on the paper. Finally, we stabilized the bump sensor so that it did not
fall off as often.
Figure 3 -- Table Sweeper 2.0
While our algorithm for the Table Sweeper differs from the Rug Warrior's,
each robot performed similar tasks. The Rug Warrior had to move in a
straight line, head towards the wall for alignment, and handle bumping
into the wall. Similarly, the Table Sweeper also has a purely reactive
control. It has a subsumption-based architecture as described by
Brooks, and its main behaviors are wandering, avoiding obstacles, and
detecting light changes on the table (tape detection). Let us briefly
describe the behaviors of the robot.
By default, the robot begins in wander mode. In this mode it gets a
reading from the light sensor every .2 seconds, and if it detects a
delta of 16, it stops and triggers the tape detection code. Similarly,
if the bump sensor is triggered, the robot reacts with the obstacle
avoidance code. The goal of our wandering algorithm is similar to the
purpose of the RRT. "The key idea is to bias the exploration toward
unexplored portions of the space by sampling points in the state space,
and incrementally 'pulling' the search tree toward them" (RRTs). By
varying the distance our robot backs up when it hits an obstacle, we are
tending to pull the robot into areas of the map that it has not yet
explored. This behavior increases as a function of the number of
obstacles encountered. While this is not nearly as polished and
motivated as the search trees for RRT, the basic idea remains the same.
If the light sensor detects a delta of 16 or greater in the lighter
direction, the edge detection code triggers, causing the robot to
stop, then back up. The delta approach allows us to handle the case
where there is a shadow, which could cause problems if we used a
straight value approach.
If an obstacle is detected (bump sensor triggered), the robot backs up
and turns. The time the robot backs up for scales with the number of
obstacles encountered. The idea behind this is that we are basically
tracing the edge of the environment. Once we have traversed the edge,
we should back up farther on the next traversal in order to gain access
to the interior (or course this doesn't actually happen in the real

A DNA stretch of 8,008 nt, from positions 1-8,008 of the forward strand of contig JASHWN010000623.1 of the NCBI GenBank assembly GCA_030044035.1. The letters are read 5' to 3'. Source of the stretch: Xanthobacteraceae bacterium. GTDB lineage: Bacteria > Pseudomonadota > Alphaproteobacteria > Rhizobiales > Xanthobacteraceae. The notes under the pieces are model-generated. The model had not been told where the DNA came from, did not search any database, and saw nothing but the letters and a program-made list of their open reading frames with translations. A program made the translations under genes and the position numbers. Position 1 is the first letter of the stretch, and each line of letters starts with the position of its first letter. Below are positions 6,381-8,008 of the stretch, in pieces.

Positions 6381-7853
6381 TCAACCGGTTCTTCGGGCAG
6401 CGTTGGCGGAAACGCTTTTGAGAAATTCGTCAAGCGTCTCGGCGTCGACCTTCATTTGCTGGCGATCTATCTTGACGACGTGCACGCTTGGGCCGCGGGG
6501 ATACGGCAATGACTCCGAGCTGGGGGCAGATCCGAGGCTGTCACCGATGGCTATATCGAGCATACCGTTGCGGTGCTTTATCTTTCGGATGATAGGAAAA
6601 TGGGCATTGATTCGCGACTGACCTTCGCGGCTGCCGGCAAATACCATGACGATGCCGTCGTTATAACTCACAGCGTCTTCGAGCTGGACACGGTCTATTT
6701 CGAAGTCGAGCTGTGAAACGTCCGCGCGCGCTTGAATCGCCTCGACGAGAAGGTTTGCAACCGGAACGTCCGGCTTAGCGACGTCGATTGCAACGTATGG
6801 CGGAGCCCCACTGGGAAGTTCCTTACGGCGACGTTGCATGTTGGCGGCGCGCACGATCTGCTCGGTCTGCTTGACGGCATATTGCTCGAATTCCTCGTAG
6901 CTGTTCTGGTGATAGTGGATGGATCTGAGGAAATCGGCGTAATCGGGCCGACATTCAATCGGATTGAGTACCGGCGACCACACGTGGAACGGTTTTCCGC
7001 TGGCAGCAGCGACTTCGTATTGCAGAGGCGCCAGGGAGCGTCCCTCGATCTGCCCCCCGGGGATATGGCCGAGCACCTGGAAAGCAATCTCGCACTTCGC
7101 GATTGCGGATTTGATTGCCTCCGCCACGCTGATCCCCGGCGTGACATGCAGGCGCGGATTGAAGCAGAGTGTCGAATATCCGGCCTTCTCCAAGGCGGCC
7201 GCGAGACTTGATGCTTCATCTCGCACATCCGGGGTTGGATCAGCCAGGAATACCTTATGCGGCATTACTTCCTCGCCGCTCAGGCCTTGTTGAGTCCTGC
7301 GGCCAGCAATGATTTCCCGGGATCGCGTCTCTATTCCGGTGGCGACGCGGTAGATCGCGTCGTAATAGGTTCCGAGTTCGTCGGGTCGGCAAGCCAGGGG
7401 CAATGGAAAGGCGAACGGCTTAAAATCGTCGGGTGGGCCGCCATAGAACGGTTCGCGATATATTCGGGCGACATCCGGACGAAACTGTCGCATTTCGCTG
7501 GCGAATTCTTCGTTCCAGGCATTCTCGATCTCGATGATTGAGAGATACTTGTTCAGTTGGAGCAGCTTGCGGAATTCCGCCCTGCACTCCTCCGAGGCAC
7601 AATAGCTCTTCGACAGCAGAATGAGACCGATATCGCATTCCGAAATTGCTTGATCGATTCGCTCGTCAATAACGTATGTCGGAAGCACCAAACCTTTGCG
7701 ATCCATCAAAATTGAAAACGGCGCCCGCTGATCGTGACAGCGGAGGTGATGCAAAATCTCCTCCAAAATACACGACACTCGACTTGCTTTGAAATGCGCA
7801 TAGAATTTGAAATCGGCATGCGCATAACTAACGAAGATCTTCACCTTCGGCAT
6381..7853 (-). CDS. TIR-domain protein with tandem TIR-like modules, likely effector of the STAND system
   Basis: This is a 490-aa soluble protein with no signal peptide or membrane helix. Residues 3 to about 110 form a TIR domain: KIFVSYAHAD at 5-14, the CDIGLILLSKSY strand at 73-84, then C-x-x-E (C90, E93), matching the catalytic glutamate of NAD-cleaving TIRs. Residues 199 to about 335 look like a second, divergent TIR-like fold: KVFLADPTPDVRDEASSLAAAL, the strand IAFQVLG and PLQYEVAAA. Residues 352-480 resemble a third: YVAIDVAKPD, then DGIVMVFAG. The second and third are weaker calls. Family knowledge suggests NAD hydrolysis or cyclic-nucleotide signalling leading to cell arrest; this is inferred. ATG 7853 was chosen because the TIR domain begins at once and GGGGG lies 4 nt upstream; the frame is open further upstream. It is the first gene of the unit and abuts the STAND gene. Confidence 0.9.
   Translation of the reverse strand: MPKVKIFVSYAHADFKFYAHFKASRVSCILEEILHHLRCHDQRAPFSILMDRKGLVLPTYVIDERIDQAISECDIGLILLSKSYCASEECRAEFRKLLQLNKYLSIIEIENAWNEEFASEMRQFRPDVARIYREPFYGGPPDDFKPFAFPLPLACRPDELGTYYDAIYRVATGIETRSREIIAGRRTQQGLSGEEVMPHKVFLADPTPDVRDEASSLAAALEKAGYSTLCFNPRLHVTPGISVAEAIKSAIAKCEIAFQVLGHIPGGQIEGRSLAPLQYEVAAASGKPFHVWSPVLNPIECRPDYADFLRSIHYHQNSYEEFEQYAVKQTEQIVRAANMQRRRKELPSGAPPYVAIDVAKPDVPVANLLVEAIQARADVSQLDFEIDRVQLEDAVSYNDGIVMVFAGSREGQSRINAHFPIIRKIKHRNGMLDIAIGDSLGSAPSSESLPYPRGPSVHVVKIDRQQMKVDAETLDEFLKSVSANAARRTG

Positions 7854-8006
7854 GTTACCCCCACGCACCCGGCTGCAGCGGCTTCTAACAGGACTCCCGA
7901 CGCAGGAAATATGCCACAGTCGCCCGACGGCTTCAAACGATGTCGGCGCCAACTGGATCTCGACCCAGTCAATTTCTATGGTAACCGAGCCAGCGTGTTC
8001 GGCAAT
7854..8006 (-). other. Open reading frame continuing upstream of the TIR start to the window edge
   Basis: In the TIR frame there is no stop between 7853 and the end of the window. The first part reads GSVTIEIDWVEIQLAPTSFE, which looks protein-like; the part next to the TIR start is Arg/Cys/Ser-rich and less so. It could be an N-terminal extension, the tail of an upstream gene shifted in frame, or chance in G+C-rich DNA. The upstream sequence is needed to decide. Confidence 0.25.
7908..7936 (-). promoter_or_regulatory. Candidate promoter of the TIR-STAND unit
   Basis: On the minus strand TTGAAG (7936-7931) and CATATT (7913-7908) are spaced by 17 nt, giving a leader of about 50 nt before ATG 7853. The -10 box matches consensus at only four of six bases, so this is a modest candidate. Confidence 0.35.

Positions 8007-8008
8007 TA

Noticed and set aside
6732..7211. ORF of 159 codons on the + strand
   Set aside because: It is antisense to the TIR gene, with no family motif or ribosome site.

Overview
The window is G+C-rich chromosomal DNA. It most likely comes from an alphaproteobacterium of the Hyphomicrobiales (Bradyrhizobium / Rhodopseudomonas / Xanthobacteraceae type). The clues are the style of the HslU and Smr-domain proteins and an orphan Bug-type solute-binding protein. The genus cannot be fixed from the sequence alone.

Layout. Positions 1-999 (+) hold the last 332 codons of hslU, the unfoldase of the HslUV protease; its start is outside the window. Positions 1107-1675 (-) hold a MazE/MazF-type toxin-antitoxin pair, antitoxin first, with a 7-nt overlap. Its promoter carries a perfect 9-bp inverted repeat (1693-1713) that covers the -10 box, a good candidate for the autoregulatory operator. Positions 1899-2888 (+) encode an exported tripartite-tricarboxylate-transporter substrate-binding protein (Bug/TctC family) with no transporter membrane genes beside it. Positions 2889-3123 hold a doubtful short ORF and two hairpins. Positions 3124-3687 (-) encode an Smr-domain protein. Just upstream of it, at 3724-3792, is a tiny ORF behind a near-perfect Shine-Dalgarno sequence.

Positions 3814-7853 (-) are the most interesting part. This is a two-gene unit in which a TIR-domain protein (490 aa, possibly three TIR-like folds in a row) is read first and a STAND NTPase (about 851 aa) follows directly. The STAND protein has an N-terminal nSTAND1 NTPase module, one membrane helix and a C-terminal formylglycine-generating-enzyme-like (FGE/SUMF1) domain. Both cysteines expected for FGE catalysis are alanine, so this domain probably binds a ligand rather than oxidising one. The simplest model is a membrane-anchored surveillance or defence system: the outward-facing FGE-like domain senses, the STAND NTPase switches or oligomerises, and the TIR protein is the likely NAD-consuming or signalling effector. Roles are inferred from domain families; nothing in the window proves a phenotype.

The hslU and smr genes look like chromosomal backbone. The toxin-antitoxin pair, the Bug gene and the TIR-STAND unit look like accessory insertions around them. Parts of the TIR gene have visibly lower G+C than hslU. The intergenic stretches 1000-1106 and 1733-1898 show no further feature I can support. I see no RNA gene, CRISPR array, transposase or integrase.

world, since there are so many things that make tracing the edge of the
environment imprecise). The turn direction is determined in the
following way: turn the same way as the previous time, but for every
fourth obstacle encountered turn an additional time in the same
direction. For every third obstacle encountered, toggle the state of
the last turn (ie, turn the opposite way next time). This ordering is
to prevent getting stuck in corners. Finally, if we hit more than a
specified number of obstacles, then stop the robot. At this point, we
have hopefully cleared the table. “The filter is very powerful in
several aspects: it supports estimations of past, present, and even
future states, and it can do so even when the precise nature of the
modeled system is unknown” (Kalman). These sorts of estimates could be
of great use to a table-clearing robot. If we were able to estimate
our future state as either hitting an obstacle or reaching the edge,
then the robots behavior could be adjusted accordingly. Specifically,
if we are going to hit an obstacle, then a motorized gripper could any
debris the robot is currently pushing. However, if we were going to
hit the edge, then we would want to release the grips so the debris
would fall off the edge as the robot stops just short of the boundary.
A major limitation of our robot is its inability to test its
assumptions. Given our limited sensory input from the world (A touch
and a light sensor), we are unable test the assumptions our wandering
algorithm has made. Dervish is a robot that used assumption testing
with great success. "Dervish navigates well in spite of incomplete
knowledge about the environment because it maintains a state set that
explicitly captures uncertainty and because it can retract its
assumptions if they are found to be invalid" (Dervish the Office
Navigating Robot). If we were to add side mounted sonar sensors,
then our robot could verify the assumption that it is following a wall.
As it stands now, the robot executes a 90 degree turn and hopes that it
will approximately follow the obstacle.
Most of our other problems came from a challenge we would like to call
"The Joe Malone problem." We spent most of Wednesday night
constructing our robot, and at this point, many of the desirable Lego
pieces had been claimed. We had to make do with what we could find,
but it resulted in a less than optimal design. Additionally, having
only one light sensor and one bump sensor caused some issues. The
robot performed beautifully when approaching an obstacle or a table
edge head on, but when it approached them at an angle the limitations
in our design became apparent. Sometimes the light sensor would not
pick up the tape until it the robot had almost fallen off the table
edge, and sometimes the bump sensor would not register if its
extensions were hit at an angle. Both of these problems could have
been solved by adding an additional sensor of each type to the robot,
allowing us to put one on each front wheel.
A final desire of ours was to obtain a motor for the front of the robot,
so that the robot could push away debris when it encountered the
crumpled paper. Not having this resulted in some lost debris that had
already been collected when the robot was forced to turn. Another
debris helper we would have liked would be some sort of trapper piece
that could keep paper from escaping the grasp of the mighty Table